Common modern written words in Japanese and Chinese

Discussion in '日本語 (Japanese)' started by Jeraru, Mar 23, 2013.

  1. Jeraru Member

    España, español y catalán

    Japanese and Chinese languages share the same writing form for some modern words like the country names 英国 (England), 葡萄牙 (Portugal) or 西班牙 (Spain).

    Could anyone be so kind to tell me which country was the first to apply these three kanji compounds and when?

    If the three written forms above are of Chinese origin, does anyone know if Japanese people during Nanban trade period (南蛮貿易時代) used other kanji to write down the same country names as well as other pronounciation?

    And finally, aside of the long initial spread of Chinese words, does someone know if at some point of history there were -or there are- agreements between Korea, Japan, China or Taiwan about stablishing common written forms for certain words and concepts?
    Last edited: Mar 23, 2013
  2. Tonky Senior Member

    Hi. I'll try my best.
    Most of those are surely of Chinese origin, but there are some that were made by Japanese and not always shared by other Asian countries, such as 米国 (America, 美国 for Chinese), 象牙海岸 (Ivory coast, 科特迪瓦), 南阿 (South Africa, 南非), 伊太利 (Italy, 意大利), and so on. Nobody seems to know if they are different due to mistakes or simply local dialects of pronunciations (depending on when and from where it came), or editor's random selections, or even possibly all combined.
    Here is the site which probably best explains what you would like to know.
    *edit* cannot post links since I'm still new here =P
    You can search by 国名+漢字表記 and you can find many sites that shows both Chinese and Japanese versions.

    It is said that Japanese people used this ancient Kanji dictionary called 節用集 which first appeared in Muromachi, which is 14-15th century, untill around pre-WW2 period in order to refer to the country names, as well as to learn which kanji to use for many other things. As far as I've read, there are no certain "set" rules for the country names and some have quite a few different kanji versions. (e.g. Russia has 露西亜, 魯西亜, 俄国, 俄羅斯, 魯細亜, 魯, and Spain has 西班牙, 士班雅, 大呂宋, 是班牙...)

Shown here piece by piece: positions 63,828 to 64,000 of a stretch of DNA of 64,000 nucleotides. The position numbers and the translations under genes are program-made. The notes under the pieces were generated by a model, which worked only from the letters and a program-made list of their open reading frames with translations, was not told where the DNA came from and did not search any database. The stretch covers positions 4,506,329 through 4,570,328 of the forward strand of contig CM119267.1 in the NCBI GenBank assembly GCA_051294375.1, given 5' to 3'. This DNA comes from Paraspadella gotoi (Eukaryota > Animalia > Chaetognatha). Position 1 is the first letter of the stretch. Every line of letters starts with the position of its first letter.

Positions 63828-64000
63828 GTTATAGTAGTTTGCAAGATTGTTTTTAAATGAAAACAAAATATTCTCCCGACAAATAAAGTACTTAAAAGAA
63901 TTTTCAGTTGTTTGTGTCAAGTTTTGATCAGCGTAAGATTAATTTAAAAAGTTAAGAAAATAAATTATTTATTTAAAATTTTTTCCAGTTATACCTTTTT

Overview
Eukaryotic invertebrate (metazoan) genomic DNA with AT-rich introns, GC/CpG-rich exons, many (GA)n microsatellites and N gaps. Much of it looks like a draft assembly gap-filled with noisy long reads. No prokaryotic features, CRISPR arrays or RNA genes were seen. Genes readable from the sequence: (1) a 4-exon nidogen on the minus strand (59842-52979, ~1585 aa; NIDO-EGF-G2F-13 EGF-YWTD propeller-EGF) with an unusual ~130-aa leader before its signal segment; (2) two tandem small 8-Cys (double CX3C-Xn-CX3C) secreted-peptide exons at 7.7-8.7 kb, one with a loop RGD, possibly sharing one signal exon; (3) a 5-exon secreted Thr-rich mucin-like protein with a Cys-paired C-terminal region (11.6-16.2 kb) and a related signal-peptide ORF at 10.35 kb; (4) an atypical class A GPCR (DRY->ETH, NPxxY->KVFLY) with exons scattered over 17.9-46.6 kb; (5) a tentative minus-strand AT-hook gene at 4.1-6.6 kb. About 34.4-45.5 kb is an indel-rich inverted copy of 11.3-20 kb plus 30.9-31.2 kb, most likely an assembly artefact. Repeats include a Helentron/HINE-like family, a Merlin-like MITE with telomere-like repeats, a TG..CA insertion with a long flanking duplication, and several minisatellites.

I do not believe, though, that there has been any "agreement" for the common written forms among kanji-using countries, considering Japanese insist on using 米 for america and never 美. For official country names in Japanese we now use katakana instead since Meiji period, although newspapers always prefer using kanji to shorten their articles, and the above linked pagecertain source says there exists some semi-official one-kanji-per-country form for telegram use between MOFA and diplomatic missions overseas.
    Last edited: Mar 25, 2013
  3. frequency

    frequency Senior Member

    Tokyo, Japan
    According to Wikipedia, China did first. The Chinese language has been using kanji every time from a long time ago. In the Taisho era, much later than 南蛮貿易時代, Japanese has started using katakana for country names. When has China started? I don't know, but when found a new country, they had set up the name, probably. Does anyone know?
    (Have you solved the problem of the browser and your OS?)

    See the Netherlands (オランダ)in the table. We have three alternatives: 和蘭、阿蘭陀、和蘭陀. Do you mean that Japanese used in the 南蛮貿易時代 all these three, either, or another different name not included in the table? U~m we need research.

    As Tonky said, kanji country names are not perfectly agreed. I don't know why. I don't know if this reply is what you want to know. Would you tell us more, if you want to?
  4. Jeraru Member

    España, español y catalán
    This is just the kind of information I was looking for. Thank you very much for all the juicy replies.

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